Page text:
Senior issues

Report: Tech training helps older adults better connect with friends and family

The Connected NYCHA program teaches older adults how to use technology which has experienced great success in helping those in isolation.

Luis Alvarez - Getty

A new report shows that older adults who have received technology training were three times as likely to contact someone new, nearly four times as likely to participate in a new activity, and twice as likely to participate in a video call with a new contact. 

AARP released the report, “Fly like an eagle: Measuring Transformational Social Outcome Among Seniors,” this week to show how the impacts and benefits technology have on older adults living in isolation. 

The report focused on older adults in public housing during the coronavirus pandemic and how they were connected online like most people were while living in isolation under lockdown. Ten thousand tablets were distributed to those who participated in the Connected NYCHA program, a technology training program for older adults living in New York City public housing.

“COVID-19 disproportionately affected older people.” said Tom Kamber, executive director of Older Adults Technology Services from AARP. “The physical consequences were primarily felt by older adults and so over 80% of the people who passed away from COVID-19 were over the age of 65, and it really was a crisis for seniors and a crisis for the communities that have created support services and systems for them. You could look at COVID-19 as a challenge for older adults, and for all of us in the community of people who work with them, and technology turned out to be one of the only really counter forces there.”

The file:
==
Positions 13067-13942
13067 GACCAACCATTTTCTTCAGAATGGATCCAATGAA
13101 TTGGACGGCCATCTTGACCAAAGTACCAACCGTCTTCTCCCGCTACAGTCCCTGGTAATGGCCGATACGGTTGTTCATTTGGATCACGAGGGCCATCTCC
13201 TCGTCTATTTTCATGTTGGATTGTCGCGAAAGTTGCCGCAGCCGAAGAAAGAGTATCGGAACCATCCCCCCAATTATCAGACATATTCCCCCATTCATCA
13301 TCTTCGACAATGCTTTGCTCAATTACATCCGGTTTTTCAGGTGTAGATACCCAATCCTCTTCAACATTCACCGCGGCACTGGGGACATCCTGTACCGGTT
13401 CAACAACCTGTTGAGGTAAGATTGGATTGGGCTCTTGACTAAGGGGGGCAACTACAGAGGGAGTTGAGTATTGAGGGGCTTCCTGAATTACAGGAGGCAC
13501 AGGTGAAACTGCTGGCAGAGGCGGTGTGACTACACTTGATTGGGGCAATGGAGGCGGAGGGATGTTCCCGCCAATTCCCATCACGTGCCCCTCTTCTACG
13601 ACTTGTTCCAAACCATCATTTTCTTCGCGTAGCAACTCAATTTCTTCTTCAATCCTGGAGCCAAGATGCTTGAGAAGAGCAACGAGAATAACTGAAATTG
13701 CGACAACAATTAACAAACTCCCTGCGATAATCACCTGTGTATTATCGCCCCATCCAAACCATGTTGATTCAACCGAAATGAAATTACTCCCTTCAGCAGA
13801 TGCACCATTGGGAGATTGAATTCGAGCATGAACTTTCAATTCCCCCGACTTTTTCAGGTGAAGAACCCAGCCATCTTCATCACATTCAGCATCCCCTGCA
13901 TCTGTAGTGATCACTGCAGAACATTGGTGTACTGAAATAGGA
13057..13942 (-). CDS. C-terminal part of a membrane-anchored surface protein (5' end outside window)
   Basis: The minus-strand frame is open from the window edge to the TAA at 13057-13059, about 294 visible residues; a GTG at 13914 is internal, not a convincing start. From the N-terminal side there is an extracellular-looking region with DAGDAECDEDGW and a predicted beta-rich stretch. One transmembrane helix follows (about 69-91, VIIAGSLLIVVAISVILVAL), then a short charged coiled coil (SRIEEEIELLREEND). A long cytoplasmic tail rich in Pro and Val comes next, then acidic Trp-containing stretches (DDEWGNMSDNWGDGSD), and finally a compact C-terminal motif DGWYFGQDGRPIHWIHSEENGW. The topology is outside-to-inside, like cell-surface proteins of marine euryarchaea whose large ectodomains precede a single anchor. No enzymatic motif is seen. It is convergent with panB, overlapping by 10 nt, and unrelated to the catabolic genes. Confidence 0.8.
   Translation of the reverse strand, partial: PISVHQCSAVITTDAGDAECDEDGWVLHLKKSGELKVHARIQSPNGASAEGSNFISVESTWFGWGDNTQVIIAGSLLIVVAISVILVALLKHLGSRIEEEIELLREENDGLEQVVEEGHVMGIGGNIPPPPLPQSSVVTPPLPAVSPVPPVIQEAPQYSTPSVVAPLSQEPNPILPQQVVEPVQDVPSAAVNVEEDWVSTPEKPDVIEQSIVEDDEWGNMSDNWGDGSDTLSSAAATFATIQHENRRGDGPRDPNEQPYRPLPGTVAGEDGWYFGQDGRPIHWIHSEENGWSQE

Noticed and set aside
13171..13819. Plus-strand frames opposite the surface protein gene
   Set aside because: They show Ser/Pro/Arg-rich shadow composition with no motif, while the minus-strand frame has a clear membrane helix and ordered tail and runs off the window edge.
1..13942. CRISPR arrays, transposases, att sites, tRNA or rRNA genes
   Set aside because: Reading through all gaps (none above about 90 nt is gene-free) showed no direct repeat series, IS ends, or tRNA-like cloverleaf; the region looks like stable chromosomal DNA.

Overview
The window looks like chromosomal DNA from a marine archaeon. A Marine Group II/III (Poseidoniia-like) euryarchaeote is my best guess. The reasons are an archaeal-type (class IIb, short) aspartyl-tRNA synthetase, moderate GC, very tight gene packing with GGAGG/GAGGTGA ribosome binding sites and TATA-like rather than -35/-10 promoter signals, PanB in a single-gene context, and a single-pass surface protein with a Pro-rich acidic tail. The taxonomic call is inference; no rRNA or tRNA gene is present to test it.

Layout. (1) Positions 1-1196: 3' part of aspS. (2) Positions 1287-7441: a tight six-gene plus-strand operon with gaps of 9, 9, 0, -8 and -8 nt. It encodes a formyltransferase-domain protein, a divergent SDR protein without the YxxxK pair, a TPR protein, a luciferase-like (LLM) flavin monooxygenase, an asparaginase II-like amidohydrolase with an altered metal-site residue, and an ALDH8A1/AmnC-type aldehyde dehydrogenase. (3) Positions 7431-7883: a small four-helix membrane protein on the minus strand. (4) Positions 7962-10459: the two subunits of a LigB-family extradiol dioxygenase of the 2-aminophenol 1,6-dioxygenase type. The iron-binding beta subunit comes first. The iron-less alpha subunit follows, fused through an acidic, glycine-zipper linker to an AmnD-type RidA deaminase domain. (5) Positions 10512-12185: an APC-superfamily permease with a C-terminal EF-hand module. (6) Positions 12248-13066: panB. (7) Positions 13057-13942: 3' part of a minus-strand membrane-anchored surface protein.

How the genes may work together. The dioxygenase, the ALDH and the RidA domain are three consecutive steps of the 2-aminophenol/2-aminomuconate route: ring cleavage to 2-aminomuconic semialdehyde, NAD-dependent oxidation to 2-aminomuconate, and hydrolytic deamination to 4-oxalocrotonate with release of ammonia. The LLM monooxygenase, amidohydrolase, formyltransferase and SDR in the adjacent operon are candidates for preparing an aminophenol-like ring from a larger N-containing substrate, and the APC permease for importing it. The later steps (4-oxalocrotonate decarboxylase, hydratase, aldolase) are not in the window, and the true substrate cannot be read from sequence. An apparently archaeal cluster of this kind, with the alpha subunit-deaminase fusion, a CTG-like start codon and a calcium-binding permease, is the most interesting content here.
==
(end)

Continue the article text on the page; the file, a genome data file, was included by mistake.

The report also shows that those who took technology classes were half as likely to report worsening symptoms of depression and more than half of participants reported less frequent feelings of loneliness after the program. 

“When they came into my life in 2019 I lost my mother, two months later I lost my husband, and then a month later I lost my grandchild. So I was pretty depressed, I was closed off to the world… After I joined the classes I kept going to the classes and I got hooked…They showed me how to go on zoom…I was freed from the little birdcage that I was in and it let me fly like an eagle.” said Maria Arnold, a participant of the Connected NYCHA Program. 

The report comes as 56% of older adults reported intense feelings of isolation during the pandemic, a troubling statistic for older adults with chronic conditions that can exacerbate already complicated health problems for many. 

“We're making a difference and we have a clear path ahead of us to do this work over the next few years. And I think we could, theoretically, end the inequities around senior isolation with these technology programs. We're actually capable of doing that with the right investment.” said Kamber.